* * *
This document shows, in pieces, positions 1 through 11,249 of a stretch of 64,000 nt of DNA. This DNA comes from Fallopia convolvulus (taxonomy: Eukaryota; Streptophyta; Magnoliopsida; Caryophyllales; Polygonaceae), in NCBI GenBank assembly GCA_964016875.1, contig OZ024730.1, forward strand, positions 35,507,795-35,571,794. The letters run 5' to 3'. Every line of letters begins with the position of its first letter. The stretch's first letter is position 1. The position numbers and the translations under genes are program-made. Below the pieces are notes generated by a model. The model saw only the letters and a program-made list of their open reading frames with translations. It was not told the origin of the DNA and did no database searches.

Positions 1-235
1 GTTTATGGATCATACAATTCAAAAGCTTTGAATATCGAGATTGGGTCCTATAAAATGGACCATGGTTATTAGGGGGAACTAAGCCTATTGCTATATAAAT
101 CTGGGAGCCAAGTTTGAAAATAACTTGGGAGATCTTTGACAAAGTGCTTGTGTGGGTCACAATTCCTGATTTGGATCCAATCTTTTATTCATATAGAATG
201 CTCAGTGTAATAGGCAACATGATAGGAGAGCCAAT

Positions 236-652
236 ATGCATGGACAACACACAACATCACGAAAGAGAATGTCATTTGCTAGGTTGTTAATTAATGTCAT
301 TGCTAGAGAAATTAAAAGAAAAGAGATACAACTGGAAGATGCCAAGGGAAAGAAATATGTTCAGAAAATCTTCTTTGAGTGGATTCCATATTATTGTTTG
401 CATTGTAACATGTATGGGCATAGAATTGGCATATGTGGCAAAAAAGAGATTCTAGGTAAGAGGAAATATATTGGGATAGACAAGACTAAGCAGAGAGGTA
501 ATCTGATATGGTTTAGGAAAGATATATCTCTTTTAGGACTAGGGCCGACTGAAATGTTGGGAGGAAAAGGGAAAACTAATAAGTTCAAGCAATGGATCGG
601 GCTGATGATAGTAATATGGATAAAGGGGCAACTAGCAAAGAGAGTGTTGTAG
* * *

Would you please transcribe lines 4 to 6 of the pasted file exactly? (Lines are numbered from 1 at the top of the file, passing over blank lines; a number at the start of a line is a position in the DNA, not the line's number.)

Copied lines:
101 CTGGGAGCCAAGTTTGAAAATAACTTGGGAGATCTTTGACAAAGTGCTTGTGTGGGTCACAATTCCTGATTTGGATCCAATCTTTTATTCATATAGAATG
201 CTCAGTGTAATAGGCAACATGATAGGAGAGCCAAT

Positions 236-652